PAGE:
Deer Creek Cattle Co.'s east ditch near St. Kilda, Alta 508

Fornfeist ditch, near St. Kilda, Alta 510

H. T. Clark north ditch, near Eagle Butte, Alta 511

H. T. Clark south ditch, near Eagle Butte, Alta 511

English ditch near Thelma, Alta 512

Reser ditch near Chinook, Mont 514

West Fork ditch near Chinook, Mont 514

Lindner ditch near Battle Creek, Sask 516

Marshall & Gaff ditch near Tenmile Police Detachment, Sask . . . 520

J. A. Gaff ditch near Battle Creek, Sask 520

Henry ditch near Battle Creek, Sask 522

Wilson ditch near Battle Creek, Sask 523

Gilchrist ditch near Consul, Sask 523

Richardson ditch near Consul, Sask 524

Jas. McKinnon ditch near Consul, Sask 525

Stirling & Nash ditch near Consul, Sask 525

Cook canal near Chinook, Mont 527

Matheson canal near Chinook, Mont 534

Wood & Anderson south ditch from White Mud Coulee, Sask 540

Wood & Anderson ditch near Coulee, Sask 541

Spangler ditch near Battle Creek, Sask 541

Henry ditch from Halfway Coulee, Sask 544

Strong's ditch at Eastend, Sask 544

Morrison's ditch near Eastend , Sask 549

Maple Creek Cattle Co.'s ditch near Oxarat, Sask 551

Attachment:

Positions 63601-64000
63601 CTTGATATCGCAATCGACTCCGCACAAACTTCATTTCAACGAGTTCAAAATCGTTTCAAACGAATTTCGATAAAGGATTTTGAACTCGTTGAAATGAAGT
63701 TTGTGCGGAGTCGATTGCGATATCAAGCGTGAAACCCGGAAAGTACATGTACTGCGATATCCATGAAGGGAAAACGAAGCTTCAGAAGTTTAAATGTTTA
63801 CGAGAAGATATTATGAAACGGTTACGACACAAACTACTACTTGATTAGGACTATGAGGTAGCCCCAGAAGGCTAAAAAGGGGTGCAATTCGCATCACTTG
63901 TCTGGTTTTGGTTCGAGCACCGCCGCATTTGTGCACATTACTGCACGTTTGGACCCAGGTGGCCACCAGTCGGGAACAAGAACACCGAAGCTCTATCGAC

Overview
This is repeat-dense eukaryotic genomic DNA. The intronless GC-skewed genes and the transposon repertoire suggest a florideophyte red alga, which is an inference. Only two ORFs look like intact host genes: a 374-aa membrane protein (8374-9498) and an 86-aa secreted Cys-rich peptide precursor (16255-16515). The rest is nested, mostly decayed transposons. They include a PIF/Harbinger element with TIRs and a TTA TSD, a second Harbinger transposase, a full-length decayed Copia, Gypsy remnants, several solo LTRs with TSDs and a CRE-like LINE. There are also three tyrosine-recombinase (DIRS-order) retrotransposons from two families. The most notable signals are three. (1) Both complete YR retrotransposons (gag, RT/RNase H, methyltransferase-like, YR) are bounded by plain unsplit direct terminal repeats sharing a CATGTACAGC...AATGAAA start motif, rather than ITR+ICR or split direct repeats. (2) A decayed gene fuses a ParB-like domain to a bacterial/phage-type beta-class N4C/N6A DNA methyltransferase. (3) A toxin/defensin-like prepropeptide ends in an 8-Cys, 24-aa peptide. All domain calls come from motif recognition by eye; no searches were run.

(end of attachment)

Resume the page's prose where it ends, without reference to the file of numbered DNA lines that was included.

F. Cross's ditch near Dorrell, Sask 551

Barroby ditch near Ravenscrag, Sask 554

A. M. Cross's ditch near Eastend, Sask * 554

Bolingbroke ditch near Eastend , Sask 555

Bowroy ditch near Barnard, Mont 55G

Rock Creek canal near Hinsdale, Mont 557

Floods in Milk River basin 55S

Miscellaneous measurements 559

List of gaging stations 579

Publications relating to water resources 58 1

Index 5S:5



Plate I. Map of St. Mary and Milk River basins In pocket.

11.^ A, St. Mary River near Babb, Mont., looking upstream ; B, Gaging station on St. Mary River near Kimball, Alta., at international boundar)'- 21

III. Hydrographof St. Mary River at Cook's ranch, near international

boundary, 190.3-1912 In pocket.

IV. Hydrograph of St. Mary River near Kimball, Aita., at interna-

tional boundary, 1908-1917 In pocket.

V. Hydrograph of St. Mary River near Lethbridge, Alta., 1911-

1917 In pocket.

VI. A, Gaging station on Swiftcurrent Creek at outlet of McDermott Lake, Many Glacier, Mont.; B, Gaging station below Sherburne

dam on Swiftcurrent Creek, Mont 72

VII. United States Reclamation Service St. Mary canal: A, Siphon

crossing St. Mary River; B, Drop No. 2 123

VIII. Alberta Railway & Irrigation Co.'s canal: A, Intake and dam,

Kimball, Alta. ;B, Flume No. 2, main canal below Magrath, Alta. 125 IX. Alberta Railway & Irrigation Co.'s canal: A, Head gates on Spring

Coulee; B, Waste gates 134

X. A, Gaging station of Canadian Reclamation Service on Milk River, at Milk River, Alta.; jB, International gaging st-ation on Milk

River at eastern crossing . .• 160

XI. Hydrograph of Milk River at Milk River, Alta., 1909-1917 ... In pocket. XII. Hydrograph of Milk River at eastern crossing of international

boundary, 1909-1917 In pocket.

XIII-XIV. Hydrograph of Milk River at Havre, Mont., 1903-1917 In pocket.

XV. Dodson dam on Milk River near Dodson, Mont., between Havre and Malta: A, Before installation of movable crest gates; B,